My name is Malcolm Brabant. I don’t like to talk about my age. But let’s put it this way, my next birthday song was written by the Beatles and includes the lines, ‘When I get older, losing my hair, many years from now.’ How the hell did that happen? I am probably the oldest stringer in town, although I only string for one outlet these days, America’s PBS Newshour. I’m their one man band in Europe. I’m a generalist, so I’ll do anything from the refugee crisis, to terrorism, to the Swedes deciding God is gender neutral. In my view, I’ve got the best job in the world, at a time when many of my contemporaries are being elbowed out the door, or pushing up the daisies. The Newshour is a bulwark in the battle to preserve accurate, balanced, nuanced, long form journalism. In my spare time, my driving passion is my first feature length documentary, Malcolm is a Little Unwell, which is probably the most unique film about insanity you’ll ever see. But it’s also a cautionary tale about what can happen to freelancers. Most importantly, it’s available on most download sites. So get your credit card out.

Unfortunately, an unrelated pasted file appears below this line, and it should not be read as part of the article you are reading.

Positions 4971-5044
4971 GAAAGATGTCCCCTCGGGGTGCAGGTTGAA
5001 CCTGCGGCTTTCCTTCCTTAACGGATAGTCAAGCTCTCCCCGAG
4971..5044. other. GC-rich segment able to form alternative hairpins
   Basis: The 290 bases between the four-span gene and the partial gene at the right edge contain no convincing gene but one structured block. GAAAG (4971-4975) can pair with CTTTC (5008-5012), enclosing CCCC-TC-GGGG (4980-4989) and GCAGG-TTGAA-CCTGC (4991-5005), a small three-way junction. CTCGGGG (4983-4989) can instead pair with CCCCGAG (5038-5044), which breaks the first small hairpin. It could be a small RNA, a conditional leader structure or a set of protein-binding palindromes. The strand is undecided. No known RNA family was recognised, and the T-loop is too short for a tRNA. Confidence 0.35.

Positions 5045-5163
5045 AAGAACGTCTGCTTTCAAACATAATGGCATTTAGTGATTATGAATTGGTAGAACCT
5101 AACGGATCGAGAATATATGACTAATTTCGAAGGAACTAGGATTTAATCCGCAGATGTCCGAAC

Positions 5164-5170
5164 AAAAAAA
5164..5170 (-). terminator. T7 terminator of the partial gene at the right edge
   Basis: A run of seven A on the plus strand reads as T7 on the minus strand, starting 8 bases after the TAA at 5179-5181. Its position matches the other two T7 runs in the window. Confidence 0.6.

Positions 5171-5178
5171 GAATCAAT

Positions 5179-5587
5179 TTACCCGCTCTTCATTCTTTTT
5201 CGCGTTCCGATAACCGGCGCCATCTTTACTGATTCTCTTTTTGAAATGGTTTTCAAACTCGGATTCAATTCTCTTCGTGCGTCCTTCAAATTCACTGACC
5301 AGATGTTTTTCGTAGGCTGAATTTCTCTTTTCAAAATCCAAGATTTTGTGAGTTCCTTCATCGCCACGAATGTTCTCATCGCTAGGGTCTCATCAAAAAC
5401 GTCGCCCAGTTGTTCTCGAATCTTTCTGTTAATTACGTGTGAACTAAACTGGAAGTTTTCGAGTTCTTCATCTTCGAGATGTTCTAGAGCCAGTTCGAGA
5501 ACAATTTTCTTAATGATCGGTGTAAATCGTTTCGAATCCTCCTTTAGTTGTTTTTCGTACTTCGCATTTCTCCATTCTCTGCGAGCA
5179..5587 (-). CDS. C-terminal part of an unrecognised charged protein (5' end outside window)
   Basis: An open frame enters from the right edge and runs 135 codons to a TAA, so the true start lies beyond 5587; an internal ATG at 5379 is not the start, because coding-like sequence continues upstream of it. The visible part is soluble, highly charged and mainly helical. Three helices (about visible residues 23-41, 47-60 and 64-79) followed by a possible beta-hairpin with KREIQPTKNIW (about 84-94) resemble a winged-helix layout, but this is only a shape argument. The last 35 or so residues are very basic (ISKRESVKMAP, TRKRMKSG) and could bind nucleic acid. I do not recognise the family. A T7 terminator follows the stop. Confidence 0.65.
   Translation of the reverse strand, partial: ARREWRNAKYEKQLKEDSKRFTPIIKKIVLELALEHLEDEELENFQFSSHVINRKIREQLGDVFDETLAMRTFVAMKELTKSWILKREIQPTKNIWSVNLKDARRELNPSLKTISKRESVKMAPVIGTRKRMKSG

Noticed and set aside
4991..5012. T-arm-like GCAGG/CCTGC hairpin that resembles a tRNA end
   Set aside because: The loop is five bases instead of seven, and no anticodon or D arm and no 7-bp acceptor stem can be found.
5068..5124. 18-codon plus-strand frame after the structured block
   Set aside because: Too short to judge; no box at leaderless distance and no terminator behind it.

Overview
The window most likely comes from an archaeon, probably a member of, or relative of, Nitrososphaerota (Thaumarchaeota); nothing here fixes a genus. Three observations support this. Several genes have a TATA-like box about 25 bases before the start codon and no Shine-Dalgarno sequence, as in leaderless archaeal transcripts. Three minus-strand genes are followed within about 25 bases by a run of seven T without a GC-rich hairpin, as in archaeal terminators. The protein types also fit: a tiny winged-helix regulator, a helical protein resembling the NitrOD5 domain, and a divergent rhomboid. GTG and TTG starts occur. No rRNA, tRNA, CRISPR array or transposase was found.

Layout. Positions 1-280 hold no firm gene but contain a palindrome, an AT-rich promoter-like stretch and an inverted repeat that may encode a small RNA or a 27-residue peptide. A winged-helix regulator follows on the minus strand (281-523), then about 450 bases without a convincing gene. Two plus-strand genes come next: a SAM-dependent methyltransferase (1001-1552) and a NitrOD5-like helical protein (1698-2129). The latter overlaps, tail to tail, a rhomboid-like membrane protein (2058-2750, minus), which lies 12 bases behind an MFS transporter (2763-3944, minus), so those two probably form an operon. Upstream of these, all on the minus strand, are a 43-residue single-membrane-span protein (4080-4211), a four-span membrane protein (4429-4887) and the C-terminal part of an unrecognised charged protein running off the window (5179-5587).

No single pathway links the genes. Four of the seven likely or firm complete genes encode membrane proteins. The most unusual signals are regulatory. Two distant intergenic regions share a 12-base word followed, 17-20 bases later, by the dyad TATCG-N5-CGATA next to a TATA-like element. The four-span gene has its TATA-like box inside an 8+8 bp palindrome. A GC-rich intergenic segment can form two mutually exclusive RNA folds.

Name and age: Malcolm Brabant 63.
Currently based in: A retirement complex in Britain’s Thames Valley.
Language(s) spoken: English, Murican, Schoolboy French, Restaurant Greek, Beer ordering in most European tongues.
Occupation: Special Correspondent for America’s PBS Newshour.
How did you get started in our industry? I’ve been broadcasting for more than forty years. I started as a reporter in local radio in East Anglia. I moved to London when I was 22. My first big break was commentating live at the Iranian Embassy siege in London when the SAS blew the windows off and went in over the balcony. I moved into regional TV. I did it all the hard way. And the big mistake was leaving London. Once you hit the capital. Don’t leave. It took years for me to get back. I spent 30 years as a BBC foreign correspondent, based twice in Greece. I used Athens as a springboard to cover the Middle East and the Balkans. I covered the siege of Sarajevo from start to finish as a radio reporter. But the big change in the way I became a journalist came when I moved to Miami in 1996 and the first digital cameras came on the market. I realised it was the way forward. I taught myself to shoot and edit. And I’ve been doing it ever since. I’ve had filming assignments in over 80 countries. I think it’s made me a much better journalist, because when it comes to TV if you don’t have the pictures, you don’t have the story. You have to be there and that’s the key. I’ve been the PBS Newshour’s point man in Europe for the past three and a half years. How did I get there? Well I went mad. To get the full story. Pay to watch my documentary. You’ll be gobsmacked.